By Mario Trujillo - 10/30/15 12:41 PM EDT
A few Senate Democrats plan to push a bill next week to repeal a portion of the budget agreement that would allow the government to make robocalls to cellphones in order to collect outstanding debt.
Sen. Ed MarkeyEd MarkeyDem senators call for sanctions on Congo Honor Frank Lautenberg by protecting our kids Sanders pans chemical safety reform deal MORE (D-Mass.), who authored the telephone consumer protection laws in the 1990s, plans to introduce the legislation Tuesday. A number of Democrats called out the provision this week after expressing surprise that it made its way into the bipartisan budget framework.
The small provision was not enough to prevent Democratic critics from voting to advance the bill.
Sen. Claire McCaskillClaire McCaskillParty chairs see reversal of fortune Why Wasserman Schultz must go Sanders aide: Easier for Dems to unify if Wasserman Schultz steps down MORE (D-Mo.), who will also co-sponsor the bill, has called the provision a "stupid idea" but said it doesn't warrant "jettisoning" the broader compromise. Similarly, Markey touted the broader agreement to extend the debt limit and relieve budget caps.
Markey's office said "a number" of other senators are also expected to sign onto the the bill.
The robocall provision would exempt the government and those collecting debt on its behalf from some telephone consumer protection rules, if the calls are made "solely to collect a debt owed to or guaranteed by the United States." Nearly all automated or prerecorded calls to cellphones are currently barred.
The provision gives the Federal Communications Commission nine months to develop rules that would put restrictions on the duration and amount of calls that government collectors can make.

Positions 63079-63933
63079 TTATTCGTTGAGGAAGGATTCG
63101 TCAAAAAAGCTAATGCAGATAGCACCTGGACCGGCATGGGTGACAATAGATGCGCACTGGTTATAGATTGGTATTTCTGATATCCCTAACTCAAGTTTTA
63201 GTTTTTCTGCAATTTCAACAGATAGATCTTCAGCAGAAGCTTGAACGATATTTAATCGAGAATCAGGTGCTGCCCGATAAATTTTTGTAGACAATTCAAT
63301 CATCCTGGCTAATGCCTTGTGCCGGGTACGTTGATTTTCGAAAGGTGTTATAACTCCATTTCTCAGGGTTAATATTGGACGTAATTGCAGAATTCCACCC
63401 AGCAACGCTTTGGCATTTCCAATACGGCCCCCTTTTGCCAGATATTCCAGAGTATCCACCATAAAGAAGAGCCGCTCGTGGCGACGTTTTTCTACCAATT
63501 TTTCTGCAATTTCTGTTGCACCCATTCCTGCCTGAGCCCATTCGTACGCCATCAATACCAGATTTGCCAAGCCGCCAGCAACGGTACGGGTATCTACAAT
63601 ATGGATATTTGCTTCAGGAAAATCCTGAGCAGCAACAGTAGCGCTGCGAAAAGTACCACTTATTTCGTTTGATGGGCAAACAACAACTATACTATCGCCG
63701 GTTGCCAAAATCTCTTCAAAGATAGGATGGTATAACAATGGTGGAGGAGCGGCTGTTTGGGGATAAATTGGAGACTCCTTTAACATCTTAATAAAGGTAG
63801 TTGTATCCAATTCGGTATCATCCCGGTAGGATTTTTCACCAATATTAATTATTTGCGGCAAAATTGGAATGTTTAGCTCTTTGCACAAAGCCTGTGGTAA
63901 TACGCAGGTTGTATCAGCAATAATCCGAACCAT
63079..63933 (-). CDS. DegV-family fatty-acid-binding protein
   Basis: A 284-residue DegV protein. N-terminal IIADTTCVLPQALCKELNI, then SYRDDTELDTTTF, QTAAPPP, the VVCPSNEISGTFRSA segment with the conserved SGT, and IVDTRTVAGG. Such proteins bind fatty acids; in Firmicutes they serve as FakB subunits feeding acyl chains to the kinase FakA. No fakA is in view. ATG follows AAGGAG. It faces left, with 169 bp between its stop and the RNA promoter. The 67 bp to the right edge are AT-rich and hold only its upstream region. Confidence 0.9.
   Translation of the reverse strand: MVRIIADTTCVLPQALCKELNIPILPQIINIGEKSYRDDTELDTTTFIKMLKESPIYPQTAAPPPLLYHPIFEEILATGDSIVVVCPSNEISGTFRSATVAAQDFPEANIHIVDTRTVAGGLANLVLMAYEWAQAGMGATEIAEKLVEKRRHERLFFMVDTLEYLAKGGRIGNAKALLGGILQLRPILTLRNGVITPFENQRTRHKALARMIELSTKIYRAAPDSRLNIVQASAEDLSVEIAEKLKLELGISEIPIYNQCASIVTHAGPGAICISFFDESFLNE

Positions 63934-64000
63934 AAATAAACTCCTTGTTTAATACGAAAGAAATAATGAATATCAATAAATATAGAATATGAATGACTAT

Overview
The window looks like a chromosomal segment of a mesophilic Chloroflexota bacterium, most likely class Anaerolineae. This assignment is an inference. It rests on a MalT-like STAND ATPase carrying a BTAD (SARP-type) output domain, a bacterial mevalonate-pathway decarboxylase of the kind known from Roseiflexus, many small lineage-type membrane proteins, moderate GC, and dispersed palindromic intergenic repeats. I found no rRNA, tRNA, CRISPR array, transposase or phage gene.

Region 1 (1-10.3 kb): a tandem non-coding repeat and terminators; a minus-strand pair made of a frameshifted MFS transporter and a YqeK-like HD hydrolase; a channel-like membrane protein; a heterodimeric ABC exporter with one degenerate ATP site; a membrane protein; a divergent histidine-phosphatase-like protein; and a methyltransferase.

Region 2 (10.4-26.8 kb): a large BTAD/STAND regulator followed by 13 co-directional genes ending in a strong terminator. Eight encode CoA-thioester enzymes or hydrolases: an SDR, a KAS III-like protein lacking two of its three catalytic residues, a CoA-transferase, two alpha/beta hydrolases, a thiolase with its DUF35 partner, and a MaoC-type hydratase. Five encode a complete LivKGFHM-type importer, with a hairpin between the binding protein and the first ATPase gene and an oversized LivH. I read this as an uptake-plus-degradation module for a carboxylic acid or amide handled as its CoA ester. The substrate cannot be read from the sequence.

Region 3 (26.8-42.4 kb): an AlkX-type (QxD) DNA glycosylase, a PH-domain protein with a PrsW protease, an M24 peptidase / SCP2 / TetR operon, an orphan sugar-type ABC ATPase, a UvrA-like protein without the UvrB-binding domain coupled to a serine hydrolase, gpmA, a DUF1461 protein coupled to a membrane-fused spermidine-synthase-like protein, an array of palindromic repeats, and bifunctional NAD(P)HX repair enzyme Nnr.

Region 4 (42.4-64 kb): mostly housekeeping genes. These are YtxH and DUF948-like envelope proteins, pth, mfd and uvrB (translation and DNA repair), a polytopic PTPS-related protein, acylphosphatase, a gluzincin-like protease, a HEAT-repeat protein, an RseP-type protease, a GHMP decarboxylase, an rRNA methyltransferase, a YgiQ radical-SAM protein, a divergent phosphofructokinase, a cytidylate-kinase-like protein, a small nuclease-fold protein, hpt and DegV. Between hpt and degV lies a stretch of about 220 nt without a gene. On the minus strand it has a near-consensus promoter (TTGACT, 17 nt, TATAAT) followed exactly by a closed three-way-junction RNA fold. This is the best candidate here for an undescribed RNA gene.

The repeal bill is unlikely to see movement. Commerce Committee Chairman John Thune (R-S.D.) said he didn't have any "heartburn" over its inclusion, even though he said senators would have to track how the FCC's rules are written.
The Obama administration has included a similar ask in budget requests in years past, and Thune said it was the Office of Management and Budget who request the provision be added.
An administration official said the provision "could result in millions of defaulted debt being collected," and pointed to safeguards the FCC could put in place to "protect consumers from being harassed and contacted unreasonably."
"In an age where more and more Americans rely on cell phones, often exclusively, it is important to be able to alert those who owe money to the government if they are in danger of default, which can harm their ability to secure credit long term," the administration said in a statement.
While the OMB estimated it could bring in $120 million over 10 years. Critics point to the Congressional Budget Office numbers, which found any revenue would be negligible.
— updated 3:20 p.m.